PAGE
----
Simon whistled. "So this is where you grew up. The pictures don't do it justice."
"They really don't," Mom said. Her shoulders tensed, like she was thinking about flooring the gas and peeling out of there.
I knew that if I asked her to, Mom would turn around—but she needed this. I was going to be there for her at her father's funeral and support her and not make her life any harder than I already had just by existing. I wasn't a normal kid. I didn't have friends. Couldn't be in school. Couldn't be in one place for too long, or . . . things started to happen. Things we didn't talk about.
And there was another reason not to leave. Harrow had haunted me since I left its gates ten years ago.
I wanted to know why.
And so I didn't say anything as she wrenched the parking brake up. We clambered out of the car, all stiff limbs and stumbling. I tilted my head back to look up. The peaks of the house stretched toward the sky, and with my head tilted back, all I could see were gray clouds and those slashes of roof. It left me dizzy, like there was no ground at all, just a sky to fall into.
"Have you ever seen such a spooky old house?" Simon asked. I fell back down to earth and looked at him. He gave me an easy smile. "Gives me the heebie-jeebies for sure." He was the sort of guy who could say "spooky" and "heebie-jeebies" without a trace of irony and thought 'Jumanji' was "a bit on the scary side." I loved him for it.
The front door opened, and a man in a black suit stepped out. His hair was peppered with gray, and his beard had patches of white at the jaw, but all the lines on his face only made his smile look warmer. Uncle Caleb, Mom's older brother.
"You made it," he said. "I wasn't sure you would."
"It's not that long a drive," Mom said. Her fingertips brushed the back of my elbow, just a soft touch to say 'I'm here. You're here.'
"You know what I mean," he said gently. He stepped forward. They didn't hug. They did an odd sort of forearm clasp-cheek kiss combination that was smooth and practiced but still intensely uncomfortable. I fixed a smile on my face and prepared to stumble my way through this ritual, but Caleb put out his hand instead. "Helen. I'm Caleb."
"I know." When I shook his hand, something in his firm, friendly grip eased the tension in my shoulders.
"I wondered if you'd remember me," he said.
"I don't. Remember you," I said. "But I've seen pictures." Was that rude? I couldn't tell. I didn't exactly have a lot of practice talking to people.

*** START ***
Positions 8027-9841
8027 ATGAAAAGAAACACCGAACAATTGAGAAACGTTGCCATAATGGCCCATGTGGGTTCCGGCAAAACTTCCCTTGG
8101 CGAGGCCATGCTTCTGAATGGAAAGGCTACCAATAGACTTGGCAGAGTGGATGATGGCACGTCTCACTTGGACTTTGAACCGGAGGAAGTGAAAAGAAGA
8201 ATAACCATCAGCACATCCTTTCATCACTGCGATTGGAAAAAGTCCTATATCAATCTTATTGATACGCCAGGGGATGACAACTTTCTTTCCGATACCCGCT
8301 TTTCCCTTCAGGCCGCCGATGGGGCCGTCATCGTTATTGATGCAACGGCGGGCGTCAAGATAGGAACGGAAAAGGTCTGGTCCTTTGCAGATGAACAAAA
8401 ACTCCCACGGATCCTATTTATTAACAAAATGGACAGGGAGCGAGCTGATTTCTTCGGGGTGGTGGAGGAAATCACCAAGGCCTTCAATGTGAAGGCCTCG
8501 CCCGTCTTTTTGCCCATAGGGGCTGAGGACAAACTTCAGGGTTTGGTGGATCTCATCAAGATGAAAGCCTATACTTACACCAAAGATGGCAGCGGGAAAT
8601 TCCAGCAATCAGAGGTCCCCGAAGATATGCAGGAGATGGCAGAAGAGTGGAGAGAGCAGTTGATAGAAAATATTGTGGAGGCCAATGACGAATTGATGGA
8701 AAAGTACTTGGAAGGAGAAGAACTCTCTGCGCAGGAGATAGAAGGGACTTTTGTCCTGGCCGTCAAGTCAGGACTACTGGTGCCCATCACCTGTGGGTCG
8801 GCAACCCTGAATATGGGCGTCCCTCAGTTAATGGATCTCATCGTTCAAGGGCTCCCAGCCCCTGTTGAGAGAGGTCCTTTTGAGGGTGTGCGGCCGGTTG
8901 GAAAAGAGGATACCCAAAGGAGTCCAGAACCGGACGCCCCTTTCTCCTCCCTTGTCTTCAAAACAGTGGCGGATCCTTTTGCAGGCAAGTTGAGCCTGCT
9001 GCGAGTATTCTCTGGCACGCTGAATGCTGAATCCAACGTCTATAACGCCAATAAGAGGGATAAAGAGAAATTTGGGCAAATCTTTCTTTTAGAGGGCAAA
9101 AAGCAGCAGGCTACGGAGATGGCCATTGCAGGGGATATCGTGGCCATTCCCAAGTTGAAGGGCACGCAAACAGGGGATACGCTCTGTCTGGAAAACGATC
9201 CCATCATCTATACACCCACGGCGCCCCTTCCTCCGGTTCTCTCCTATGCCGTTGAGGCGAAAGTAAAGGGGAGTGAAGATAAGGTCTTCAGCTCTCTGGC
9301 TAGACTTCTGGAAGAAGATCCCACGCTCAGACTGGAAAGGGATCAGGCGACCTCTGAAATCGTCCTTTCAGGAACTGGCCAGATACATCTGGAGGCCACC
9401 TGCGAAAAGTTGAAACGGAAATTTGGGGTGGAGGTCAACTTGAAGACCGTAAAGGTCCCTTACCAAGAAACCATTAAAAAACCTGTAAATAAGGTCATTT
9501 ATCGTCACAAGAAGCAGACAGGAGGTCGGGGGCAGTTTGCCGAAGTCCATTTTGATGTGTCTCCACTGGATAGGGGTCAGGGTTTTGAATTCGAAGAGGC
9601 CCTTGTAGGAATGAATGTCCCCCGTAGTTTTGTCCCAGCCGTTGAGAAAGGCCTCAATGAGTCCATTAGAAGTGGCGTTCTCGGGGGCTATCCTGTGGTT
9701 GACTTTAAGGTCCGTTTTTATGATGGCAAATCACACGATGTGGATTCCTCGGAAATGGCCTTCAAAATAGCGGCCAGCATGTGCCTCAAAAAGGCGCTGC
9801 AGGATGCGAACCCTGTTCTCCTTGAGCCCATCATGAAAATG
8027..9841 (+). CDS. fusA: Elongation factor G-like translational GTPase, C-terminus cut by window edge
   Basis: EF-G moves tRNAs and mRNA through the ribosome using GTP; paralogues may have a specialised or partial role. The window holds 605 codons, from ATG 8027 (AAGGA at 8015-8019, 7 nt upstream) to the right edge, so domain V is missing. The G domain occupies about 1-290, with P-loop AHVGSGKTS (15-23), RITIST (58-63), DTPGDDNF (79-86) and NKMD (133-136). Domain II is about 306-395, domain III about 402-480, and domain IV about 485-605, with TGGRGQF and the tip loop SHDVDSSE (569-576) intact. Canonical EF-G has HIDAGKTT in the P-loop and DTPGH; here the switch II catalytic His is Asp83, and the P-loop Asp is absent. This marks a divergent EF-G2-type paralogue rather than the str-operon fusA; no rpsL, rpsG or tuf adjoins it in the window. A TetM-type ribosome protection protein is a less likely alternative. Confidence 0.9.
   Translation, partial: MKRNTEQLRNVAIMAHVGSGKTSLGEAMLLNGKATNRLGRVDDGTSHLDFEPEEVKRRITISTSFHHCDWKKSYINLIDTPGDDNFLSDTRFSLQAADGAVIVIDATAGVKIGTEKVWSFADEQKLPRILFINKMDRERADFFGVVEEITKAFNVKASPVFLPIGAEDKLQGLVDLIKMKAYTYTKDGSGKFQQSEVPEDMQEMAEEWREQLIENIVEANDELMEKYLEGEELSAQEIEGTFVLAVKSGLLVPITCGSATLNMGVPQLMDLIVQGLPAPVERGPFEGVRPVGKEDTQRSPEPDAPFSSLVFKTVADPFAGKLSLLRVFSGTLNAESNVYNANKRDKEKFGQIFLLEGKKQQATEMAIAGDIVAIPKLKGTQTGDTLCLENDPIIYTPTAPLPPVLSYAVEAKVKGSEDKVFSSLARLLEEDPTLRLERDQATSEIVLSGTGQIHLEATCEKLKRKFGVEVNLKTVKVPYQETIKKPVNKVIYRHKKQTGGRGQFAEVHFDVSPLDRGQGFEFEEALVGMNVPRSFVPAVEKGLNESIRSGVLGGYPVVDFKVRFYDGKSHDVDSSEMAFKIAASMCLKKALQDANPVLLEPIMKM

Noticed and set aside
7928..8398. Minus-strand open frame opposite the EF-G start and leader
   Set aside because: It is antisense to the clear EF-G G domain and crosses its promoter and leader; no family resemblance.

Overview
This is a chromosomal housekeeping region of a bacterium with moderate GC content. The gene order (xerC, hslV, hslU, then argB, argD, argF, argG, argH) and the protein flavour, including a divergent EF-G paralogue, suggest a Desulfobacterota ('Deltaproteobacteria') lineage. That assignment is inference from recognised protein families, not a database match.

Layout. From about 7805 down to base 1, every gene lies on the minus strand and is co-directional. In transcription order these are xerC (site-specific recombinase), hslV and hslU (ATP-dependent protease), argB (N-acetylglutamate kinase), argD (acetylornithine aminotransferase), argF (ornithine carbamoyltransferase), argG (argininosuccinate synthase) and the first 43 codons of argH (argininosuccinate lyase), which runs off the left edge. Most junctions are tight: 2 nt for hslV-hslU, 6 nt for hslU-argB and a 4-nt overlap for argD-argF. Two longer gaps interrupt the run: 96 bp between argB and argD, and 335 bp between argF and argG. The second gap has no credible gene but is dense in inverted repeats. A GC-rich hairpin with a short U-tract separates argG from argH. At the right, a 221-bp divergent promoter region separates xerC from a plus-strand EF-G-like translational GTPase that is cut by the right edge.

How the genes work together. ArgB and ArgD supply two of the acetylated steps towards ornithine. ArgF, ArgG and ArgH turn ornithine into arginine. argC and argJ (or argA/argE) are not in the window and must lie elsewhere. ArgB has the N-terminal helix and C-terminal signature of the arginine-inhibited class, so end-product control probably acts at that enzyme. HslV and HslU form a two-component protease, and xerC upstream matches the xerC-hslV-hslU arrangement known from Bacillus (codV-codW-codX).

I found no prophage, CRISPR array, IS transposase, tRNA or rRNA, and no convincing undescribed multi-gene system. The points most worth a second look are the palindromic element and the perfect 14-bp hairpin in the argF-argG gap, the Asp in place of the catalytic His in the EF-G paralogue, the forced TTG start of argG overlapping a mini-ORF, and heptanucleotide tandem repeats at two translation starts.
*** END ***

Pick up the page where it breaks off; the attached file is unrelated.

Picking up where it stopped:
"Well, it's very good to see you again," he said, gracefully ignoring my fumbling. His expression was friendly and open.
It wouldn't last, I reminded myself. It never did.
"And, um. This is my—this is Simon," Mom said, gesturing. Simon stepped forward. He and Caleb shook hands, nodded at each other, and stepped back. And then we were done with introductions, and there seemed to be nothing else to say.
Caleb cleared his throat. "We've got rooms made up if you want to claim a couple before things get started."
"No," Mom said immediately. "We're staying in town. Heading home in the morning."
"At the Starlight?" Caleb asked skeptically. "You'd be a lot more comfortable here."
"I'm not spending another night under this roof," Mom said. "I'm here to pay my respects.
Then we're gone. You can't ask anything more of me, Caleb. You can't."
"I won't," he said reassuringly, hands upheld in surrender. "But it's been a long time, Rachel.
It might be time to make peace."
"When has this family ever been able to let something go?" Mom asked.
He rubbed the back of his head. "Fair point. Change isn't easy. But it's possible. At least I have to believe so."
"We'll see," she said tightly.
A young man in a suit vest trotted down the steps. For a moment, I thought he must be family, but then he spoke in a deferential tone. "Ma'am, I'll take your car around back for you," he said. Right. This place had help. We didn't even have a functioning dishwasher.
"Hold on!" I said. I scrambled back to the car and grabbed my backpack, a green canvas bag that had been scuffed, ripped, and patched over the years. It didn't exactly go with the subdued blue dress and pumps I'd chosen for the funeral, but I didn't go anywhere without it.